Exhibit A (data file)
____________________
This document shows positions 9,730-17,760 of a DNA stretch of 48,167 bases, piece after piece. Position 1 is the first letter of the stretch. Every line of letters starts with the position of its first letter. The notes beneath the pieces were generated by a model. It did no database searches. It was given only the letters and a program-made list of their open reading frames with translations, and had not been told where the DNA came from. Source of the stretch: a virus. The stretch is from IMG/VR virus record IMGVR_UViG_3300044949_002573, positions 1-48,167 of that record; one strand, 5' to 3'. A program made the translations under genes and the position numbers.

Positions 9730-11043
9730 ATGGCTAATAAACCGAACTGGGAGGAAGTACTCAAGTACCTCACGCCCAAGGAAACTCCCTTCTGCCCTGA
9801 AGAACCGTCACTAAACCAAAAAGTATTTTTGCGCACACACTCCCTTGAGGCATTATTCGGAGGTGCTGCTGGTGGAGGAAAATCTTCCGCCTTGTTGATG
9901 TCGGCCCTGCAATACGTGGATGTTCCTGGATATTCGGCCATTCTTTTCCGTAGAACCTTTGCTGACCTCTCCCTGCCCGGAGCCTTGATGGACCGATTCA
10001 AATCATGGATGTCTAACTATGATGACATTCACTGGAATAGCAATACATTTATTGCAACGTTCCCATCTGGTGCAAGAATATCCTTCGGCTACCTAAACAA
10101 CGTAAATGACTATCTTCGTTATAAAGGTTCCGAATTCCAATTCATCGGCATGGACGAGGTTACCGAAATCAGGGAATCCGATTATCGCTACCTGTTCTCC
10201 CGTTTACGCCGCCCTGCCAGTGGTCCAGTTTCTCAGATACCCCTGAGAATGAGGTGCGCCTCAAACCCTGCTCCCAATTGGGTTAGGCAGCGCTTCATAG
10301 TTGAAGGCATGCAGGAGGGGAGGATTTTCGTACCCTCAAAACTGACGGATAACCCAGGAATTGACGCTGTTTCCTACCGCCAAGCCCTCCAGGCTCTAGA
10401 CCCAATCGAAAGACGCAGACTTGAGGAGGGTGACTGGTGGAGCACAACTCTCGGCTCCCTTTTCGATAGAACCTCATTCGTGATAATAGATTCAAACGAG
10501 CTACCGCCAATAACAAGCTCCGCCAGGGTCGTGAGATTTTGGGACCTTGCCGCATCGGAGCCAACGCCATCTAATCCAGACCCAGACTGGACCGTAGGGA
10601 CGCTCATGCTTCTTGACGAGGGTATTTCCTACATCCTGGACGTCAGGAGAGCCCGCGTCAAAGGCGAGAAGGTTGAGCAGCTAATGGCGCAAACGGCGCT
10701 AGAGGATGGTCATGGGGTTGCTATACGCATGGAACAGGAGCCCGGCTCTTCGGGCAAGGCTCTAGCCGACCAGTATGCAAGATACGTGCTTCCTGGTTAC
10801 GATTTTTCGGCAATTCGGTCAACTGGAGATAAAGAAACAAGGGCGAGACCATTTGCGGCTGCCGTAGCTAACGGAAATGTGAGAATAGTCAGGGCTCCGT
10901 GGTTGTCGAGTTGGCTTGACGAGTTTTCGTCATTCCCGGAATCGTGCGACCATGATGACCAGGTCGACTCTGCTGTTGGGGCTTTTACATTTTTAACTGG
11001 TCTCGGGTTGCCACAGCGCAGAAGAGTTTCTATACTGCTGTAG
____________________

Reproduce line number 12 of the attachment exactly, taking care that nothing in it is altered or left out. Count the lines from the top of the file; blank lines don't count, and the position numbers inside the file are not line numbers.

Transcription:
10601 CGCTCATGCTTCTTGACGAGGGTATTTCCTACATCCTGGACGTCAGGAGAGCCCGCGTCAAAGGCGAGAAGGTTGAGCAGCTAATGGCGCAAACGGCGCT